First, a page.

On Saturday I had a fantastic opportunity to learn about medicinal mushrooms from one of the UK’s leading experts, Jesper Launder, a mycologist and medical herbalist.
The day began in the classroom in the middle of the Forest of Dean and a room full of herbalists and mushroom enthusiasts were already excited just by looking at the display in front of us (pictured right).
We were soon put to work foraging for mushrooms in the surrounding area. We found some fantastic species, many medicinal, some edible and some poisonous.
The first medicinal species that we concentrated on was turkey tail (Trametes versicolor), which we were very lucky to find and several closely related species. Turkey tail is being used clinically to
combat the side effects of chemotherapy.
In the afternoon session we all set to make learning how to process the medicinal mushrooms and make them into medicines (always my favourite bit). Turkey tail is certainly a precious medicine as the steps to make it into a medicine are extensive! Firstly you dry the mushroom, then break it up into large pieces. Then the dried mushroom is ground to a coarse powder. The powder is then mixed with the appropriate amount of water for the dosage required and boiled for 8 hours. The mixture is then strained and mixed with 90% alcohol in the appropriate amounts for the dosage required. Phew!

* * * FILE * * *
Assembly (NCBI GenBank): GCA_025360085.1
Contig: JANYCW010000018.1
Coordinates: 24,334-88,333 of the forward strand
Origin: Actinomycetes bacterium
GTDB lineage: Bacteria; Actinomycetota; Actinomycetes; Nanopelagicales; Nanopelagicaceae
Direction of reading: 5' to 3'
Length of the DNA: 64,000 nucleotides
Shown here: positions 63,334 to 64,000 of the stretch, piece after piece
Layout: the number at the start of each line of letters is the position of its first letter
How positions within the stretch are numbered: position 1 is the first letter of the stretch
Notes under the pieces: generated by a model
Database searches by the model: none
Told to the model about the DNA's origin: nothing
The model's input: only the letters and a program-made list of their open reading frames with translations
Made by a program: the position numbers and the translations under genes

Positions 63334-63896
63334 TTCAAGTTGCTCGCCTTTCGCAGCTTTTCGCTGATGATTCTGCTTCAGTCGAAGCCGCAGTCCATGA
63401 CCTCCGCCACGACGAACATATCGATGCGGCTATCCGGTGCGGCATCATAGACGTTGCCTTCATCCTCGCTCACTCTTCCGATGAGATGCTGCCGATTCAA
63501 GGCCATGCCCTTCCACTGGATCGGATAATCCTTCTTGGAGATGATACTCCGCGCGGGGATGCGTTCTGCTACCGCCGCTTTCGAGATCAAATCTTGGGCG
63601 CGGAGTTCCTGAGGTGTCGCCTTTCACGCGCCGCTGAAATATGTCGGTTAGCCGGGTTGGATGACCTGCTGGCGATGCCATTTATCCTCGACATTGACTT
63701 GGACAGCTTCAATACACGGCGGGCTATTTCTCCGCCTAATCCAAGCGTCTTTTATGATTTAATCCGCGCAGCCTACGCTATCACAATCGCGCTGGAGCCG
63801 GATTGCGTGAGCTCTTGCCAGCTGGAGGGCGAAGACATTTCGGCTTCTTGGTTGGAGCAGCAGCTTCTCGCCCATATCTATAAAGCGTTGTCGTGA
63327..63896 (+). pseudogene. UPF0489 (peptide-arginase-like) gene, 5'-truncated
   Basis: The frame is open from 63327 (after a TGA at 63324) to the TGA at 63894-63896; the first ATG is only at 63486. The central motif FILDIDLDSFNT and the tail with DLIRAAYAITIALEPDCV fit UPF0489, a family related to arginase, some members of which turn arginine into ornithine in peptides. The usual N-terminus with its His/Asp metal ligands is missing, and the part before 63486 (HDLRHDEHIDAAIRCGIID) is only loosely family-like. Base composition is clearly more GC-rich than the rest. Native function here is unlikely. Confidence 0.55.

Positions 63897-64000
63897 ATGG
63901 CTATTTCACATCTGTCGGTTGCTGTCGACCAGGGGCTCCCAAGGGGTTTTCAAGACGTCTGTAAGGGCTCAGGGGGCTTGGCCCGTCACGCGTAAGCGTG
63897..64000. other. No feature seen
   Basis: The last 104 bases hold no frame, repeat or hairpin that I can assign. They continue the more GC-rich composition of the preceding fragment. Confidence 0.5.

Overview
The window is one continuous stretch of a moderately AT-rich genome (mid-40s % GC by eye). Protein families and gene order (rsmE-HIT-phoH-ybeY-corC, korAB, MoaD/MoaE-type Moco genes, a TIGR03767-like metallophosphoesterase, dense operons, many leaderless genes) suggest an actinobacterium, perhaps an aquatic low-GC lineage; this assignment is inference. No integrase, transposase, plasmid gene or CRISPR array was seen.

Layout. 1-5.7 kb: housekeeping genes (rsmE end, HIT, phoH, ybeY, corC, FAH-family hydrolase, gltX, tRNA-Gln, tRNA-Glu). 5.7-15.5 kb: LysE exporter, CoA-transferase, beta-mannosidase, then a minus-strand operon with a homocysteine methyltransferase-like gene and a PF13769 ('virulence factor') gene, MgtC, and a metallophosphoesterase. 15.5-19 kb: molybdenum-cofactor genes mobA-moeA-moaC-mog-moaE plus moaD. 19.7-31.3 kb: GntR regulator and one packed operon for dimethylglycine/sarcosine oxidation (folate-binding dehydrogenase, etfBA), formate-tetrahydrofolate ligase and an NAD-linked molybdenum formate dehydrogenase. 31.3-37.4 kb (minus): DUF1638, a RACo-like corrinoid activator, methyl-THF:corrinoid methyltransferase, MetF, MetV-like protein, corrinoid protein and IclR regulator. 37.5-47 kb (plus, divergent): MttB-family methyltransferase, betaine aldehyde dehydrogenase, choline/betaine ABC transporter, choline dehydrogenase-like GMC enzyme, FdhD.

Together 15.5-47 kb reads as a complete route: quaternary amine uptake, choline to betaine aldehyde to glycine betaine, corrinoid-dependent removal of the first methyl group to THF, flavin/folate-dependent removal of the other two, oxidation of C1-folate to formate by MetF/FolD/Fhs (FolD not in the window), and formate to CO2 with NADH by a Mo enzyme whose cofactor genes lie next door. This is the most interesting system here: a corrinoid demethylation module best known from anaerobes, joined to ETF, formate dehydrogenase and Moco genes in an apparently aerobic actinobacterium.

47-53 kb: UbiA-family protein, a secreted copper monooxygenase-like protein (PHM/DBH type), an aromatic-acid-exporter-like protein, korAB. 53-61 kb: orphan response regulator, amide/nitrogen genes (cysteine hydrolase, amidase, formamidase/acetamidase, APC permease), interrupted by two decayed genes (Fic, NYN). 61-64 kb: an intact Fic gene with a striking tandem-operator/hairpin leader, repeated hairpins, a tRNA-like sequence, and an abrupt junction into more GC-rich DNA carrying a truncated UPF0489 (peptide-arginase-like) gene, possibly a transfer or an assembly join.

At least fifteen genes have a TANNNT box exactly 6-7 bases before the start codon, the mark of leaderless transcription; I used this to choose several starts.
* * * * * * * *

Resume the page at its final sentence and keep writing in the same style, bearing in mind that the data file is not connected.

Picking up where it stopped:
The second medicinal mushroom we focused on was chaga (Inonotus obliquus), a rare birch wood fungus. Unfortunately we didn’t find any on our foraging walk but Jesper had brought some with him for us to try. Chaga is currently being used specifically for brain tumours but it is also used for inflammatory skin conditions.
The third medicinal mushroom we studied was artist’s bracket (Ganoderma applanatum) (pictured left). A much more common species and one related to reishi. Artist’s bracket has many uses including fire lighting and making paper. Medicinally it has antiviral effects and boosts the immune system.
There were many more species to learn and taste and we could have easily spent several days walking in the woods and discovering the delights of British fungi.
I will certainly be incorporating medicinal mushrooms into my clinic, and my confidence in identifying mushrooms has definitely grown so you will probably find I’m talking about them at my next year’s herb walks.